In polling station 1060, Kumanovo, members of the Electoral Board had been loudly reading the names of the voters, some even several times. At the same time, they had behaved indecently also to some of the observers and discredited their remarks. In polling station 2762, Kisela Voda, a member of the Electoral Board read the name of one of the voters out loud. When the citizen opposed, one of the observers called CIVIL to ask if this was allowed. After they received a reply from the SEC that it is not allowed, the member of the Electoral Board did not stop behaving extremely rude until the end of the voting on September 30.
These are short illustrations of the low respect for the procedures and the right to vote, despite the efforts the SEC made to prepare educational material, including a 30-minute video. Obviously, some of the members of the Electoral Boards, otherwise employed in the administration, do not understand that they are there to serve as an example for legality and strict adherence to the procedures, that they receive a considerable daily allowance for their work that come precisely out of the citizens’ pockets. This is indeed a serious remark to the SEC, an institution that has to ensure for its bodies to function correctly and according to the law, but here there is also work for the Minister of Information Society and Administration, Damjan Mancevski.
And this is not all. Several reports from CIVIL’s observers on the day of the voting testify to a large number of errors that members of the Electoral Boards make in the procedures. They forget to mark the voter with spray or to check him with an UV lamp. In several reports from the ground, the poor set-up of the polling booth is mentioned, the lack of polling booths for people with disabilities, the continuous photographing (selfies) of members of the Electoral Boards inside the polling stations, and in many cases members of the Electoral Boards did not respect the obligation to wear badges for identification. Certainly, this did not prevent them from eagerly identifying CIVIL’s observers, demanding them unnecessary authorizations and documents, asking them about personal data of the responsible persons in the organization or asking them how much they are paid for their observation.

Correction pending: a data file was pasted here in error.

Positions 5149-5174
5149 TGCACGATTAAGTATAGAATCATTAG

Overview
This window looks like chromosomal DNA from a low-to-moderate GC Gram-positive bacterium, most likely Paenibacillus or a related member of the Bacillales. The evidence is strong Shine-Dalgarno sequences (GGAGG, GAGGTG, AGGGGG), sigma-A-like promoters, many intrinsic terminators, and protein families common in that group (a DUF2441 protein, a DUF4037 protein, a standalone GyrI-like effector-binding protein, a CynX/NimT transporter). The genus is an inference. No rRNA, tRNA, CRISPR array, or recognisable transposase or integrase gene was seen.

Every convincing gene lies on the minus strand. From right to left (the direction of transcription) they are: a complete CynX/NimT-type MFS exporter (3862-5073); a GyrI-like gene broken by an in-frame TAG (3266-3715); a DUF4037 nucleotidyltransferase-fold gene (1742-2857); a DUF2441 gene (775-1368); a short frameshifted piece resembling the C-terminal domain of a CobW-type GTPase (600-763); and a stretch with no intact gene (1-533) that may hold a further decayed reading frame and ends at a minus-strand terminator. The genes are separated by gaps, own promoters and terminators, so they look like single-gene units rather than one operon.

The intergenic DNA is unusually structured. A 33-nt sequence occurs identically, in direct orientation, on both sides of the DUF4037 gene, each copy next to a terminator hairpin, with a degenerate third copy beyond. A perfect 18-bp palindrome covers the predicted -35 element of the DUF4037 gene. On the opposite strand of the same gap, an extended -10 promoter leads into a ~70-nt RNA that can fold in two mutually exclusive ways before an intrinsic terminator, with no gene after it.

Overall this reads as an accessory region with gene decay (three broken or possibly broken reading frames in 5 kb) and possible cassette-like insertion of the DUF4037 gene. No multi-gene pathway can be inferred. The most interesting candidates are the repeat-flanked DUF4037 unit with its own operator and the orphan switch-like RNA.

The electoral administration failed, obviously also on the day of the voting for disabled and sick persons and prisoners who voted on Saturday, September 29.
More specifically, ten prisoners in the Tetovo prison did not succeed to realize their right to vote because they were not found on the additional Voters Register, because they had been arrested, that is, sent to jail, after the deadline for registering. The Electoral Board did not allow them to vote, MEC Tetovo responded that if they had not registered until the deadline to be on the additional Voters Register – they do not have the right to vote. The branch office of the SEC remained in its position that they do not have the competence to make a decision with the explanation that decisions can be made only by members of the SEC, and that they can only implement the decisions made. The SEC replied that the prisoners figure on their place of residence, hence the only possibility for them to exercise their right to vote is if the Prison Administration decides to release them. And the Tetovo prison is not the only case.
“If just one CIVIL observer managed to register more than 100 voters whose right had been denied, in just one municipality, one can only imagine the proportions of this problem. However, there is no institutional response, nor will to determine the number of people who have returned from the polling stations, without voting”, is said in CIVIL’s announcement on the violation of the right to vote.
In short, the electoral administration under the leadership also of the current, temporary composition, failed at the expense of the citizens. Probably, the circumstances in which these shortcomings have been made are far more complex and demand full attention of several departments in the government.
CIVIL’s warnings and recommendations in almost every election cycle in terms that a final solution has to be found regarding the chaos of the Voters Register, have to be finally understood and implemented. Greater attention must be paid in the education of the electoral administration, and above all, the right to vote must be protected and mechanisms for realizing the right to vote must be found without transferring the responsibilities from one institution to another, while no one fulfills the main task – maximum respect for the right to vote. There has to be responsibility!